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Air France-KLM profit beats expectations, targets more cost cuts

Feb 16, 2017 16:22 PM GMT+0530 | 0 Comment(s)

BERLIN, Feb 16 (Reuters) - Air France-KLM reported better-than-expected operating profit for 2016 and said it had made a "resilient" start to 2017 as it promised further cost-cutting efforts this year.


The Franco-Dutch carrier reported a 2016 operating result of 1.049 billion euros, better than analyst expectations for 969 million euros, helped by low fuel prices and efforts to restrict the number of extra seats it put on the market.

The group wants to do more flying this year though, with plans to increase capacity by between 3 and 3.5 percent, against an increase of 0.7 percent last year. Rival Lufthansa plans to increase capacity by 4 percent this year.

It said while there was a high level of uncertainty around revenues from tickets, unit revenue had fallen by just 0.7 percent in January, compared with a decline of 5 percent for 2016 as a whole.

"Unit revenues are more reasonable at the start of 2017 than in 2016," Chief Financial Officer Frederic Gagey told journalists, saying it was too early to extrapolate it to the rest of the year.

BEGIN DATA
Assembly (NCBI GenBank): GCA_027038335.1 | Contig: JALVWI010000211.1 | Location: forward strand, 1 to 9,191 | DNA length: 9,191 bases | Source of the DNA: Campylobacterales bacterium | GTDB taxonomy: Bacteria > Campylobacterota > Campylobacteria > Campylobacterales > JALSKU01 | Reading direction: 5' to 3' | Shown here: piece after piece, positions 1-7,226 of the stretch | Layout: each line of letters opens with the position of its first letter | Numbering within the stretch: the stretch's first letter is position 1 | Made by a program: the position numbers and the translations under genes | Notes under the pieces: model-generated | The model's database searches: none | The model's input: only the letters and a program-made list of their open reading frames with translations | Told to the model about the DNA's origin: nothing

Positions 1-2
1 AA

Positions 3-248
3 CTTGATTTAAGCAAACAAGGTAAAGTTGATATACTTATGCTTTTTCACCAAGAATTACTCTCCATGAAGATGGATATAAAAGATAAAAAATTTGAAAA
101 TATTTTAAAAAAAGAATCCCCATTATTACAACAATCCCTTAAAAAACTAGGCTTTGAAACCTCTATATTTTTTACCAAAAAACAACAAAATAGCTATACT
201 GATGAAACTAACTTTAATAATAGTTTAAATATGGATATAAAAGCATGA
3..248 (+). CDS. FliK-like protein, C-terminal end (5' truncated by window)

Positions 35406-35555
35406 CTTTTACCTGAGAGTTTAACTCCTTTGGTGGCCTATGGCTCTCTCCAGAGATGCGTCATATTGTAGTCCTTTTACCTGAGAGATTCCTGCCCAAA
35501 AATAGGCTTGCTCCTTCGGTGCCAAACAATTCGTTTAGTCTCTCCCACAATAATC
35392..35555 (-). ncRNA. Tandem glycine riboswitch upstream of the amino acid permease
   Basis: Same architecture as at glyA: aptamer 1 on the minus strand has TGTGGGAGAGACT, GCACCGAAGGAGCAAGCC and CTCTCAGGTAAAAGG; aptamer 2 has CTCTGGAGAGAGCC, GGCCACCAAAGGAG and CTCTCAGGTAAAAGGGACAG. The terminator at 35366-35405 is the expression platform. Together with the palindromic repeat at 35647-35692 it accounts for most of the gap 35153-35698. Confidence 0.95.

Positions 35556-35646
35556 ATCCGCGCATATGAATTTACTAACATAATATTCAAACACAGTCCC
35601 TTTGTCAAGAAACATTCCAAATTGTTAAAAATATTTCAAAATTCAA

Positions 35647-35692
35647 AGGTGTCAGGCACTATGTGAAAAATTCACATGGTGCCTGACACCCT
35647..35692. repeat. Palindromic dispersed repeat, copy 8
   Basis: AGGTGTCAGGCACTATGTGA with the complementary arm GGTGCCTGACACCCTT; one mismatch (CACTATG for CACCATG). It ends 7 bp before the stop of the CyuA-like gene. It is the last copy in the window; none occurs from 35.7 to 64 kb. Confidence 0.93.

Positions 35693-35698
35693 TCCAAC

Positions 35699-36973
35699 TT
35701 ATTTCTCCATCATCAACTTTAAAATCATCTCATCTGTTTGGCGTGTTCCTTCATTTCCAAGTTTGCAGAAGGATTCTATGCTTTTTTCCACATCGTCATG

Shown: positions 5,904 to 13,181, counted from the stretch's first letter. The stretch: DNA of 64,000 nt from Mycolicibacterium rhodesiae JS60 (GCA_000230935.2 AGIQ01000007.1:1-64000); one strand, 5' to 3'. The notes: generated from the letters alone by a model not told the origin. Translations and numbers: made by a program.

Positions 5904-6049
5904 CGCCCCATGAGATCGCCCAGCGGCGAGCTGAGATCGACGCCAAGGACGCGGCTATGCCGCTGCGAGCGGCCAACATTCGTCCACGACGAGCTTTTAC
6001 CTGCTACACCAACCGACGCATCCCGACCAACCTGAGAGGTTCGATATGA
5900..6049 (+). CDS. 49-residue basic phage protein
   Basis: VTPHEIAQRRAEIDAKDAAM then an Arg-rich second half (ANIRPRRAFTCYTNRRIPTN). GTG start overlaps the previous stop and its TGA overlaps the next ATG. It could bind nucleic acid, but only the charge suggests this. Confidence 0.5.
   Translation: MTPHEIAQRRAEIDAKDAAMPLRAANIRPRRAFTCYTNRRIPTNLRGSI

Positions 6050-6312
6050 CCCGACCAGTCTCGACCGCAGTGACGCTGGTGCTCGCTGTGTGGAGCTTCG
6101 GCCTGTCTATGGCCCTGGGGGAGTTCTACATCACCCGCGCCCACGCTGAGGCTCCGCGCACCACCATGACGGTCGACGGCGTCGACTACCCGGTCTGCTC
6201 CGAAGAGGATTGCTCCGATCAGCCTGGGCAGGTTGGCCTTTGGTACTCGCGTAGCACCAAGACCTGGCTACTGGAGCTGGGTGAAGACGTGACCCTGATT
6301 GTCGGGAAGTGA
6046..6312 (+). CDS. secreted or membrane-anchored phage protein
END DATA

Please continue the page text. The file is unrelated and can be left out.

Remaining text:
He said Air France-KLM was aiming to reduce costs by at least 1.5 percent this year, after a fall of 1 percent last year.

Similar to rival Lufthansa, Air France-KLM is trying to cut costs and is planning a new Air France unit, dubbed Boost, that will operate at lower costs out of its hub at Charles de Gaulle. Under the proposals, pilots' costs would be reduced by 15 percent and cabin crew by 40 percent.

Pilots' unions have so far expressed scepticism about the plans, which Air France presented last week and which would cover a maximum of 18 short-haul and 10 long-haul planes.

In 2016, the Air France unit made an operating margin of 2.4 percent, against 6.9 percent for the KLM division.

Gagey said the difference was because the Air France unit was hit by strikes by pilots and cabin crew, and by the impact of a series of deadly Islamist militant attacks in France that have weighed on the country's tourism industry.




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